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Compliance with multiple regulations a major challenge for cold chain industry

Ajman Public Health Programme, in the UAE, advocates stronger cooperation between the public and private sectors

| | May 22, 2017 | 5:47 pm
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Compliance with old and new regulations is an important issue that manufacturers must face, given the vital role that cold chain plays in ensuring food safety. Many manufacturers and suppliers within the industry, however, often find it difficult to keep up with the stringent rules that are applied across various emirates they are operating in.

Abdulla Abdulrazaq Al Tamimi, Head of Public Health, Municipality and Planning Department, Ajman, though, believes that the need to comply with new and existing regulations should not be perceived as a bottleneck but rather as an opportunity to strengthen communication channels between the public and private sectors and enhance the standards within the industry. He shared his insight from his experience in promoting the Ajman Public Health Programme (APHP), which was launched in 2014 and includes HACCP certification and regulations pertaining to food safety.

“I believe the private sector is a shell body,” said Al Tamimi. “Our development is going parallel with the expansion of the private sector. I need them to believe in the programme, to see that the government is keen to see them grow and provide better service and products to society.”

Currently, the programme is only compulsory for certain categories. The compulsory sector includes the industrial food sector, which has to adhere to the HACCP requirements. Catering companies belong to the sector. While operating in Ajman, they need to undergo training courses and certification process. The non-compulsory sector includes food retailers, groceries, supermarkets and cafeterias.

Al Tamimi admitted that the programme faced hurdles during the introduction of the regulations, adding that resistance is the nature of people and nothing will ever be embraced wholeheartedly immediately. However, the results that come out of compliance serve as encouragement, which, in fact, attracts other companies, he said.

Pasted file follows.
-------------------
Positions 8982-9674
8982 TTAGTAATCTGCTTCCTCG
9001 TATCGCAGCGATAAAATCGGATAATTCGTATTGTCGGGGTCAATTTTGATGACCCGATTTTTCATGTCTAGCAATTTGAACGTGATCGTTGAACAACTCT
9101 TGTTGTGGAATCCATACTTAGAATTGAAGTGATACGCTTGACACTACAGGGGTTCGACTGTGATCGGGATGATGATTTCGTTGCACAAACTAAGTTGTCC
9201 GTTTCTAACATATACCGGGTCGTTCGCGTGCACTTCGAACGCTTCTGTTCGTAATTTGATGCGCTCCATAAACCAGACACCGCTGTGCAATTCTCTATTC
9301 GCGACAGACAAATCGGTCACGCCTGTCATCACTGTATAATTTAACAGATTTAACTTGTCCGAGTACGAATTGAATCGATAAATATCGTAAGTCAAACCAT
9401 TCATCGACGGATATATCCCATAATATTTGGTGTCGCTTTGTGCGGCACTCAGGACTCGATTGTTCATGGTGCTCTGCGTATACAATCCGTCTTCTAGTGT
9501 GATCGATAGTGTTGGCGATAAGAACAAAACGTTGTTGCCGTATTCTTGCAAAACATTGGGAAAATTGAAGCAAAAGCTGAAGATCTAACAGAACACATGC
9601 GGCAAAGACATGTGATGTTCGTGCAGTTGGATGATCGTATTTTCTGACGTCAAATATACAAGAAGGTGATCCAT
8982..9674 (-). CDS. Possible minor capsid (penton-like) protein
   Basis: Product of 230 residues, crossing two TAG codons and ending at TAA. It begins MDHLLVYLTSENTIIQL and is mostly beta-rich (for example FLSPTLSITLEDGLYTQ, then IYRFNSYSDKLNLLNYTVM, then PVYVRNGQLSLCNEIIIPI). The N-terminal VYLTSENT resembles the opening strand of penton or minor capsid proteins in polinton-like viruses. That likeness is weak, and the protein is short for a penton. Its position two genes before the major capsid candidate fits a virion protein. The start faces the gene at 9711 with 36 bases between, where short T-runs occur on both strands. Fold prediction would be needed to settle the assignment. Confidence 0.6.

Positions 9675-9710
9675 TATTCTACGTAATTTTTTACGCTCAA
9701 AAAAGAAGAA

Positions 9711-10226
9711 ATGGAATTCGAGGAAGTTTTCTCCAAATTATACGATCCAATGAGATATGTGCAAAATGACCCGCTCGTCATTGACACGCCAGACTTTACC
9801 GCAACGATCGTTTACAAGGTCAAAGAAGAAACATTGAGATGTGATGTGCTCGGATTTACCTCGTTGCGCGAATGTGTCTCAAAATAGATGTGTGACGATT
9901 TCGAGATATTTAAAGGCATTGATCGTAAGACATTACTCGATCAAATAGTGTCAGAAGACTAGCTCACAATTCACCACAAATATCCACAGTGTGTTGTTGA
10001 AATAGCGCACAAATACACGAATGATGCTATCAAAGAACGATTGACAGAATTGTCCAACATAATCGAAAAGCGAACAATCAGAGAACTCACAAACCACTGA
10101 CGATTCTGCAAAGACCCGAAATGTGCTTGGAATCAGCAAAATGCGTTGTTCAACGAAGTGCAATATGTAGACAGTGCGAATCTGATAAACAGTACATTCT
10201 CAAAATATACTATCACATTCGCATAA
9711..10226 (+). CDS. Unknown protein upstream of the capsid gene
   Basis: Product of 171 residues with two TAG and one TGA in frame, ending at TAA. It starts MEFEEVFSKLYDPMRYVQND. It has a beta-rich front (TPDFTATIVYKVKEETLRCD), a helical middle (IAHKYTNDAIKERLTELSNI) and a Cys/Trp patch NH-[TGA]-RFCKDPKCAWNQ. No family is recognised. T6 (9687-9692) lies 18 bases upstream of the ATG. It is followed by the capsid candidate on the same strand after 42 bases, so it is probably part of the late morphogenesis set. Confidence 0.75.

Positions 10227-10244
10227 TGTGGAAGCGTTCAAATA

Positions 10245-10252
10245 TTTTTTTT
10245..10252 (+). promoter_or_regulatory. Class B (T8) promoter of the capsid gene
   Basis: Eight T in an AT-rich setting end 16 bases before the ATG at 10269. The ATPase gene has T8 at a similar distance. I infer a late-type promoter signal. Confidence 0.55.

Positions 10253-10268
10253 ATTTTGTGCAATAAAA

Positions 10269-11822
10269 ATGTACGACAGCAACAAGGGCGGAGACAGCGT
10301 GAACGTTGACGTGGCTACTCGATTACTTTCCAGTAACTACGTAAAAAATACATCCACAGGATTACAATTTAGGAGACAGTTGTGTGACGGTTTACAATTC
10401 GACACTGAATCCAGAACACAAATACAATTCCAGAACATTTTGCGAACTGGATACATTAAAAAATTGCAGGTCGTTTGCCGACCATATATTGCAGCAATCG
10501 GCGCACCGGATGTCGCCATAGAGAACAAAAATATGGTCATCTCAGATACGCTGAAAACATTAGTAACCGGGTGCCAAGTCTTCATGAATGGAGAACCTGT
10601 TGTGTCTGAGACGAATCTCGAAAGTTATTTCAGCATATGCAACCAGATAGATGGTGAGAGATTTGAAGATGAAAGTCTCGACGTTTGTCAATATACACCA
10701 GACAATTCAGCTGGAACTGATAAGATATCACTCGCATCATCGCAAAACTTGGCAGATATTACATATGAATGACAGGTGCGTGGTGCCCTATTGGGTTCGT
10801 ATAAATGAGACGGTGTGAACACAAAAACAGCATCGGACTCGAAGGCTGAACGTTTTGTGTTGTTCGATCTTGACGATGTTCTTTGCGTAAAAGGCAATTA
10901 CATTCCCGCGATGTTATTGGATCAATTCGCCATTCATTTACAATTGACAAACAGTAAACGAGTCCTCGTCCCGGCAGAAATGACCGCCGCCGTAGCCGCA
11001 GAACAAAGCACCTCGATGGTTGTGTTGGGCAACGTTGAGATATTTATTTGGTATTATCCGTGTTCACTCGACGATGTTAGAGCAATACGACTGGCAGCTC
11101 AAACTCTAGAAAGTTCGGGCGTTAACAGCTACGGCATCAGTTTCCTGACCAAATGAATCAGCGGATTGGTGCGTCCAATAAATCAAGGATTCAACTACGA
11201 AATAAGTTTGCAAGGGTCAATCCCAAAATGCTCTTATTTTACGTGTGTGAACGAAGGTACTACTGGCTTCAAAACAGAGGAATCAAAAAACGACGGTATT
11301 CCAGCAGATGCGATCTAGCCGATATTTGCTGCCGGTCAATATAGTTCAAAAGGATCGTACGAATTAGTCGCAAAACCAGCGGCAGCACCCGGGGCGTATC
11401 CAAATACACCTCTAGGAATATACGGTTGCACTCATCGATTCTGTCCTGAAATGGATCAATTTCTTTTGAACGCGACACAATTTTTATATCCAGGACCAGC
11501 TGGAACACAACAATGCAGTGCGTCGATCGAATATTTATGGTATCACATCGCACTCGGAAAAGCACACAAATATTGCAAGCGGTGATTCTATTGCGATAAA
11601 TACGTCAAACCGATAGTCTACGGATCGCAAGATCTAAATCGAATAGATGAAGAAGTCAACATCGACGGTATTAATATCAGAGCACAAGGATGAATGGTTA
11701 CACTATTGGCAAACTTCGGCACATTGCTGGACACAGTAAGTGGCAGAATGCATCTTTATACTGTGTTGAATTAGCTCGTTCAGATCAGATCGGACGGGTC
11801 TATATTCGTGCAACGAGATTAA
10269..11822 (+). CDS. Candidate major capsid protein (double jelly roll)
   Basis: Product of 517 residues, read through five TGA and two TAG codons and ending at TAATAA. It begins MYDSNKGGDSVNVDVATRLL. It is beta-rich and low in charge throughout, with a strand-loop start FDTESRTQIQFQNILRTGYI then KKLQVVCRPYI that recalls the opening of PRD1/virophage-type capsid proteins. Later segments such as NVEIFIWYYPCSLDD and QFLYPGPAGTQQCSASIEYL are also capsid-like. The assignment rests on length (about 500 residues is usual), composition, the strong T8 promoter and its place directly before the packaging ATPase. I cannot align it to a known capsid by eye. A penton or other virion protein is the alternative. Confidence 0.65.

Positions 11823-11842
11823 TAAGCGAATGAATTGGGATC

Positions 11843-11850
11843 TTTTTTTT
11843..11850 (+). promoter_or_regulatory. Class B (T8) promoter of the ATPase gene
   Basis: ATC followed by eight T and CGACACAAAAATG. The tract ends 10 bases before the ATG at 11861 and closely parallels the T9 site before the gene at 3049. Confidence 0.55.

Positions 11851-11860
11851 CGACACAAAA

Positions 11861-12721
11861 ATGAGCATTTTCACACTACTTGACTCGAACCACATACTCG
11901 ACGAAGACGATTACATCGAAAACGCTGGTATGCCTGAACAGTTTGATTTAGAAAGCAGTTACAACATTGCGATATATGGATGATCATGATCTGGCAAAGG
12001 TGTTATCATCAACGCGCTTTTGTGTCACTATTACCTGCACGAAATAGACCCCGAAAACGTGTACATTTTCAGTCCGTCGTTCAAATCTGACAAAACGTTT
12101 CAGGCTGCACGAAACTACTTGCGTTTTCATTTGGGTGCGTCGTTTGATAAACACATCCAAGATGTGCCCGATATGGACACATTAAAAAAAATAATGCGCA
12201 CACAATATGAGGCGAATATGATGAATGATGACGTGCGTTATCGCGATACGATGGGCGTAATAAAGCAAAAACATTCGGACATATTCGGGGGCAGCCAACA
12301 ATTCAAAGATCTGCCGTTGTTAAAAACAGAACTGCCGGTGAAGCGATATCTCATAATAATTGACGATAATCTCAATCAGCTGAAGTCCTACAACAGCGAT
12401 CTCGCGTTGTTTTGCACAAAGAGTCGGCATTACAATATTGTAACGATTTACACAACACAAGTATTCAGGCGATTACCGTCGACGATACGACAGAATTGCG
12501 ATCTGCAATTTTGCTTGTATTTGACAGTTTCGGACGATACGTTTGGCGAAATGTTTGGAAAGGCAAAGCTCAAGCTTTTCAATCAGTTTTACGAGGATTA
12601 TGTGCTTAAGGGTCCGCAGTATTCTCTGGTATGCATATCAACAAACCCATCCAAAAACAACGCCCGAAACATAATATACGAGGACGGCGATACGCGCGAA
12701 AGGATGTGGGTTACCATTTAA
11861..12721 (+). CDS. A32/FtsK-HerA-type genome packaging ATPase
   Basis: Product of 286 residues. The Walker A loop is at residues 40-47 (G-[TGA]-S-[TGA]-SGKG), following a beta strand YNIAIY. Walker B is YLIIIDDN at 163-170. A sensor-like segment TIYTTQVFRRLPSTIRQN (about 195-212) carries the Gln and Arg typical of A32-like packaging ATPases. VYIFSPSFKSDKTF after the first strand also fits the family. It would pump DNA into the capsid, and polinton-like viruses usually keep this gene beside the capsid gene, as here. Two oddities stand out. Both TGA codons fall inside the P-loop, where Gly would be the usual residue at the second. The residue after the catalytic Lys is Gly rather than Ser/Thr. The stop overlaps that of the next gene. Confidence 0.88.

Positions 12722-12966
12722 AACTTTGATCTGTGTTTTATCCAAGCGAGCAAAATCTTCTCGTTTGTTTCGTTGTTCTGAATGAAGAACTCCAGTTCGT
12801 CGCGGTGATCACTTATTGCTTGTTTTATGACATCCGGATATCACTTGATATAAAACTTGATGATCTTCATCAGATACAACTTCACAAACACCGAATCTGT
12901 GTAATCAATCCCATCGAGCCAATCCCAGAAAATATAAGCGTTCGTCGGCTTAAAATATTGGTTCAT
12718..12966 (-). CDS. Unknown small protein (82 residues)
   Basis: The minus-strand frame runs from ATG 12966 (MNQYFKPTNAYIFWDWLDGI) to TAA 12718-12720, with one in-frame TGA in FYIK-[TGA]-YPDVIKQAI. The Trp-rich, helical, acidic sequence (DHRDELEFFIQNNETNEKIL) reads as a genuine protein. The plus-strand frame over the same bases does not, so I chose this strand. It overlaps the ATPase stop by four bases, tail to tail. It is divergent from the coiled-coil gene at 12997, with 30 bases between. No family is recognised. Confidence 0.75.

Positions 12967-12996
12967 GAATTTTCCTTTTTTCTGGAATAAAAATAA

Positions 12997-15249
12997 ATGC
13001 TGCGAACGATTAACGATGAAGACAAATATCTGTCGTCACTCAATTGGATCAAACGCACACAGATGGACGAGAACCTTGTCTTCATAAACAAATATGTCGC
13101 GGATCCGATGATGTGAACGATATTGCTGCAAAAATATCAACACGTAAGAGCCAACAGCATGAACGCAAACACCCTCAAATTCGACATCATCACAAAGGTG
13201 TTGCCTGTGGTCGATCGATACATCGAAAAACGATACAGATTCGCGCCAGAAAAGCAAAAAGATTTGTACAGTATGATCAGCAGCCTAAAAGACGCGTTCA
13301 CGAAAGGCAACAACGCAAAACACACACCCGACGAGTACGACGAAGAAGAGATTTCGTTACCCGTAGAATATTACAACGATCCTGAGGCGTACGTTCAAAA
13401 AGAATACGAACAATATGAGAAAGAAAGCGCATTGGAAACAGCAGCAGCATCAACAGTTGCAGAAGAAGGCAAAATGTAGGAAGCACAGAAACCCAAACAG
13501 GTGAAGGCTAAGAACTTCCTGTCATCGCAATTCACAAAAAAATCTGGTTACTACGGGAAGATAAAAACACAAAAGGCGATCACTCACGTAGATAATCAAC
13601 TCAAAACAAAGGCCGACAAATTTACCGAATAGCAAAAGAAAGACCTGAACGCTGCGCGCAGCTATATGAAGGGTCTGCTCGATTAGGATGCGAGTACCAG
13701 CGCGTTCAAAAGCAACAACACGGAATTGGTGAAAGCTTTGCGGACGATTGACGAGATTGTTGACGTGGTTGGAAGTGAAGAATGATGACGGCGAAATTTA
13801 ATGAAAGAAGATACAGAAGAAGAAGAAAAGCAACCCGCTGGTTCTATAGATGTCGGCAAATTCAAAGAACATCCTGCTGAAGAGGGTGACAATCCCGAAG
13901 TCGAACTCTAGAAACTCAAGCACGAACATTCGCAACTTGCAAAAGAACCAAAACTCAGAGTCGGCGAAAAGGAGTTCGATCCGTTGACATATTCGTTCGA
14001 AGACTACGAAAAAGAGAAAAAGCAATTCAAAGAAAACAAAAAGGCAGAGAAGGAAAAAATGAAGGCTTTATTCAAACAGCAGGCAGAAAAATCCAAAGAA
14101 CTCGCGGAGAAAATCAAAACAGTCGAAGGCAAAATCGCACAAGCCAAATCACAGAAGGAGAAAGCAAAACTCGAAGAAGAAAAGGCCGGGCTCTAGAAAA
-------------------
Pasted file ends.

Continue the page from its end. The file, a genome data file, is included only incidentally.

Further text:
“It happens like networking,” he said. “Some people told us they heard about the APHP, and even though they are part of the non-compulsory category they wanted to participate. We dedicated one conference hall in our building premises to APHP, whether for training or examinations.”

Al Tamimi expressed optimism the programme would succeed, believing it would help cultivate socially conscious practices. “They see the government apply regulations, and they think it’s hard to fulfil and that it contains a lot of requirements they cannot perform,” he said. “But a lot of private companies I’m dealing with have a different thinking, and they support the programme, because they feel for it and they see where this programme is taking them. They see the benefit. One such benefit is that you can sense people starting to be more serious and curious on how to provide better service. When you give them the responsibility, they feel like they have a serious mission to society. They begin to treat it as part of their social responsibility, providing precautions in their service by feeding and taking care of people.”

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